Thanks for sharing, Megan. As many other comments mention, I agree that predictive analytics will only gain in popularity and customer acceptance moving forward. Following up on Meghana’s comment, I wonder whether there is an ethical way to monetize this data beyond Target. For example, other non-competitor third parties selling things that Target doesn’t carry (i.e. daycare companies) would be very interested in targeting new or expectant mothers. Maybe in the future, there is a way to anonymously target customer segments with useful third party ads/promotions. Or perhaps that’s a bridge too far for a B&M retailer.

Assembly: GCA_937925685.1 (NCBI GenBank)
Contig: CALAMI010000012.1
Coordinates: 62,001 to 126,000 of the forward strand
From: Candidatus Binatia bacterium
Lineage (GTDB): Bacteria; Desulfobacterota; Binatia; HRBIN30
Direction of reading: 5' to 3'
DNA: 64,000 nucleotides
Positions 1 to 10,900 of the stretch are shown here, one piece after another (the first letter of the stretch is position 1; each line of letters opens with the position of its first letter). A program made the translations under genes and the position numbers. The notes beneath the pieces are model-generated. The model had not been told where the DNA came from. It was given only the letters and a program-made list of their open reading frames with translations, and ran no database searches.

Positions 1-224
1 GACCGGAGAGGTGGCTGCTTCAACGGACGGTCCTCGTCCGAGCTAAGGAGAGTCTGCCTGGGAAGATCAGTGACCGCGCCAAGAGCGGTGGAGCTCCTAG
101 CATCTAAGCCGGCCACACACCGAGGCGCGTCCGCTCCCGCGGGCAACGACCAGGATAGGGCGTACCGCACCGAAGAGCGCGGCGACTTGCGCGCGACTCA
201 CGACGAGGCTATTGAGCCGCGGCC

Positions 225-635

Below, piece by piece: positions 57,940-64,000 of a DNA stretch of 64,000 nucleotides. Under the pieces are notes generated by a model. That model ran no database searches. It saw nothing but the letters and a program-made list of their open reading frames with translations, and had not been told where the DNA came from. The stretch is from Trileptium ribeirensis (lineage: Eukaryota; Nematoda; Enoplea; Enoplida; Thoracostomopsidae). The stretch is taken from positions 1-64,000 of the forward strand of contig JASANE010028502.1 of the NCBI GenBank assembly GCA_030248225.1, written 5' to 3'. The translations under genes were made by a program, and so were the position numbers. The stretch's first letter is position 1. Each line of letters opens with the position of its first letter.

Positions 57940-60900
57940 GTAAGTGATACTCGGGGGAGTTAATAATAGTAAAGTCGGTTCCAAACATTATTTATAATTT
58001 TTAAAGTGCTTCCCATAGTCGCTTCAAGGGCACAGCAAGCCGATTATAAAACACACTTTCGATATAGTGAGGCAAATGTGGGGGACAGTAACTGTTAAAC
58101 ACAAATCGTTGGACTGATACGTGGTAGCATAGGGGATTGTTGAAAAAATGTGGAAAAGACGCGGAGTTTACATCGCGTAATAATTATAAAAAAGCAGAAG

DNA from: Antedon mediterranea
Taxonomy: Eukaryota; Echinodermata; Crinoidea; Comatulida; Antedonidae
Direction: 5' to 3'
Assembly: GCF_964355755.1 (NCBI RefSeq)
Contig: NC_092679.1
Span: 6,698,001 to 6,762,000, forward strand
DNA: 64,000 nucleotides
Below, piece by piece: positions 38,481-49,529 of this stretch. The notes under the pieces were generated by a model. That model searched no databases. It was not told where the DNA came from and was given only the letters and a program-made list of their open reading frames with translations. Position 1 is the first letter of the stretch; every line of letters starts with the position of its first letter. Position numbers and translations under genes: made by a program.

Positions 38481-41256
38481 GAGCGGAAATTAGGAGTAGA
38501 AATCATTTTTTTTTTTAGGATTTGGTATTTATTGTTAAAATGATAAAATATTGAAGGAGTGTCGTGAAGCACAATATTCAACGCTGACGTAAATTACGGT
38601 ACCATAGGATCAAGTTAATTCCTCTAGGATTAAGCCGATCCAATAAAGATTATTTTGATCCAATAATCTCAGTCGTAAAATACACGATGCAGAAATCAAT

Christy – thanks for your comment! This is a fascinating proposition. I can completely understand the potential value for a non-competing third party seller to gain access to identified pregnant women.
The only way I can see Target agreeing to such a data sharing program would be if the guest opted in herself. In addition to the PR challenges Target has already faced from recognizing and targeting a pregnant teenager – Target would never sell their guest’s data. Especially given the known consequence that the guest will then be targeted for additional services she did not inquire into.
Super cool stuff. Do we have any sense for the degree of coupon conversion? Of course it will be imperfect given that customers may not always use the coupon at the point of purchase, etc, but I’d want to know as someone working on this campaign. And I wonder how rich of an inventory of coupons needs to be maintained by Target to retain continued customer interest. Discount fatigue!